Attorney General v Blake
House of Lords
Citations:  1 AC 268;  3 WLR 625;  4 All ER 385;  2 All ER (Comm) 487;  IRLR 36;  Emp LR 329;  EMLR 949.
Blake was a former spy for the British Intelligence Services who published memoirs of his time as a spy. The Government successfully acquired an interlocutory injunction against him, preventing him from publishing his work in the UK and suspending the payment of his royalties. The book had been widely published abroad. The basis of the injunction was that by publishing official secrets, Blake was in breach of his contract with the Government. Blake appealed the grant of the injunction. He argued that the injunction was essentially a confiscation of his royalties, since Blake was unlikely to ever return to the UK to challenge it (where he would face criminal prosecution).
Meanwhile, the Attorney General claimed that the breach of contract in this case entitled them to recover some or all the profits which Blake had made from the book. This was important since the Government could not prove that they had suffered any concrete losses as a result of the publication in the UK. As such, unless the Government was entitled to the profits, they would receive no damages.
- Are there any circumstances in which damages based on the defendant’s profits are available in contract law?
- Does the court have the power to grant an interim injunction which effectively confiscates a person’s property?
The House of Lords held that the Attorney General was entitled to recover Blake’s profits. They also held that the current form of the injunction was unlawful due to its confiscatory nature, and modified it accordingly.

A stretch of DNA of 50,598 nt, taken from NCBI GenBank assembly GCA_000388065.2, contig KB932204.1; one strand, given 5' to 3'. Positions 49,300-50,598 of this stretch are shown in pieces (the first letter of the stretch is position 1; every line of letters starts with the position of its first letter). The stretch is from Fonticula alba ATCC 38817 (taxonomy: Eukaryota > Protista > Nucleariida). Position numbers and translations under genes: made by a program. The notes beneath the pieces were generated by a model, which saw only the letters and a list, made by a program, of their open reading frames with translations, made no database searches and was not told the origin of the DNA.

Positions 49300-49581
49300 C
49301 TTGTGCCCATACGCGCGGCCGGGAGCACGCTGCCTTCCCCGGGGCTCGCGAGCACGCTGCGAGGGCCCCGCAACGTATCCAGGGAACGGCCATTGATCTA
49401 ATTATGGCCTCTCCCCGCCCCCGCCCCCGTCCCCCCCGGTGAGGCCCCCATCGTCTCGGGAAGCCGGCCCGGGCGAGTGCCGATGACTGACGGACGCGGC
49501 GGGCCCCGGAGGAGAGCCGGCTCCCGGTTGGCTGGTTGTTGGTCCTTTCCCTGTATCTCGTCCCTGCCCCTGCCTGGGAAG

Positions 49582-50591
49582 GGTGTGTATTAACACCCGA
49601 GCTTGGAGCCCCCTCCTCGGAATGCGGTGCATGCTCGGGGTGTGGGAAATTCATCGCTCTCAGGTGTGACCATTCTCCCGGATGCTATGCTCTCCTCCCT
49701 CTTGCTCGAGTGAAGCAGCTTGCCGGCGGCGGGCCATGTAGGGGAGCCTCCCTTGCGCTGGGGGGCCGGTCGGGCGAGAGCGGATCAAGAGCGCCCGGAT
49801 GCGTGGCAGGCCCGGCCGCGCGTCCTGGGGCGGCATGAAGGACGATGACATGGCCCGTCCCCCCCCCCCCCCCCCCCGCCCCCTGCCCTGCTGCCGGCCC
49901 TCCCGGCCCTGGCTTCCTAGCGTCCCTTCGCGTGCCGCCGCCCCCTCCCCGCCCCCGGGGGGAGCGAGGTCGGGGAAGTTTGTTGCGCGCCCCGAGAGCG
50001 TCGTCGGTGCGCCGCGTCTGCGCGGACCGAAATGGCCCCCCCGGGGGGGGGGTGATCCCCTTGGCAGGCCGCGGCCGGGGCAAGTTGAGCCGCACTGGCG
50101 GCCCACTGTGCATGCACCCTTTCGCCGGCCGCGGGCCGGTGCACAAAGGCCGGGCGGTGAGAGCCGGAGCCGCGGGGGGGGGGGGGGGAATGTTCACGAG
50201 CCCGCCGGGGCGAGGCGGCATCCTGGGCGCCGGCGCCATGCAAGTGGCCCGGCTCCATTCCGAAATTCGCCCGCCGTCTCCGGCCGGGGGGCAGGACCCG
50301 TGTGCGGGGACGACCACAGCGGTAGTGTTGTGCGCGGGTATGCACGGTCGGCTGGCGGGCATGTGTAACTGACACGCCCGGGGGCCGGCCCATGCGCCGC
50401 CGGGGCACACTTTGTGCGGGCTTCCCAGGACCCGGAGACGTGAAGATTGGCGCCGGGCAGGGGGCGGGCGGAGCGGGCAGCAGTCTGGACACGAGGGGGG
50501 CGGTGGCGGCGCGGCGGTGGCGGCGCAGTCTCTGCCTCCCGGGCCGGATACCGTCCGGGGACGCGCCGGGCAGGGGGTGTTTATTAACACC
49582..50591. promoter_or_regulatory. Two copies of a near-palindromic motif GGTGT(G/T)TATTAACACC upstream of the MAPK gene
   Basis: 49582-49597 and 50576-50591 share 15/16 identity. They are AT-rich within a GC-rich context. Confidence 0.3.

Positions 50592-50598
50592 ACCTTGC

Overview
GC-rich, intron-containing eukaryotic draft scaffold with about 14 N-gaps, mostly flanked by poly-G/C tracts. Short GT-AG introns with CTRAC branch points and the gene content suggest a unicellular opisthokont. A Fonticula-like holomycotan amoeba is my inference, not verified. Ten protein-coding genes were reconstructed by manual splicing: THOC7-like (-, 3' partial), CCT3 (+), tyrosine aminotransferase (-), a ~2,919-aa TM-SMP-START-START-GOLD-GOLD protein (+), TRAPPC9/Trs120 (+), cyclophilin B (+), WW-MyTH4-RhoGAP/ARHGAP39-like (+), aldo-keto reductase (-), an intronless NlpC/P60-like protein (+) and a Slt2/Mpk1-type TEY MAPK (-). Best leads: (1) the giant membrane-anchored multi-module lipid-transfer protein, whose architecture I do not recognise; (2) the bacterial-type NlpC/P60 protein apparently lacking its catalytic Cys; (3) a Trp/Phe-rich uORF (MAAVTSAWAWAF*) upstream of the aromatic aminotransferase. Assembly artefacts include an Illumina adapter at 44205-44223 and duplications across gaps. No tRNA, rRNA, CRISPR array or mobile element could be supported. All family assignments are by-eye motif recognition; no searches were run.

This Case is Authority For…
The House of Lords held that the courts have no power to make interim injunction which effectively confiscate a person’s property. They noted that confiscation orders are regulated by statute, and the strict requirements of the statutory regime cannot be undermined by common law powers.
The findings in this case have been heavily re-contextualised by the Supreme Court in Morris-Garner v One Step (Support) Ltd  UKSC 20. The circumstances in which the kinds of damages in issue in this case can be obtained have been clarified and narrowed. In addition, the Supreme Court has clarified that these kinds of damages are not actually connected to the defendant’s profits. Rather, they are just another form of damages which compensates the claimant for a loss – the loss of a hypothetical licence fee releasing the defendant from the obligation. You are advised to read that case for an overview of the current law. However, knowing the old position under Blake may be helpful for writing law essay questions.
The House of Lords held that in exceptional circumstances where the ordinary ‘expectation’ measure of damages would not properly compensate the claimant, damages based on the defendant’s profits could be awarded. This would arise if the claimant had a ‘legitimate interest’ in preventing the claimant from benefiting from his breach. Factors relevant to whether there is a legitimate interest included the nature of the contract, the context and consequences of the breach and what motivated the defendant.
The House of Lords thought that cases involving confidential information could fall into the ‘exceptional’ class of cases. The high degree of public interest involved in keeping the information under wraps reinforced the claim that the Government had a legitimate interest in stopping Blake from benefiting.
Lord Hobhouse dissented in relation to the damages point. He believed that it was inappropriate to use commercial law principles to decide what damages should be available in an essentially public case. Blake had not used any proprietary or commercially valuable interests of the Government. He also argued that an account of profits is ordinarily only available where the claimant had some property right or interest in those profits: such as where the defendant is a fiduciary. It stretched those principles to far to allow them to be applied in this case.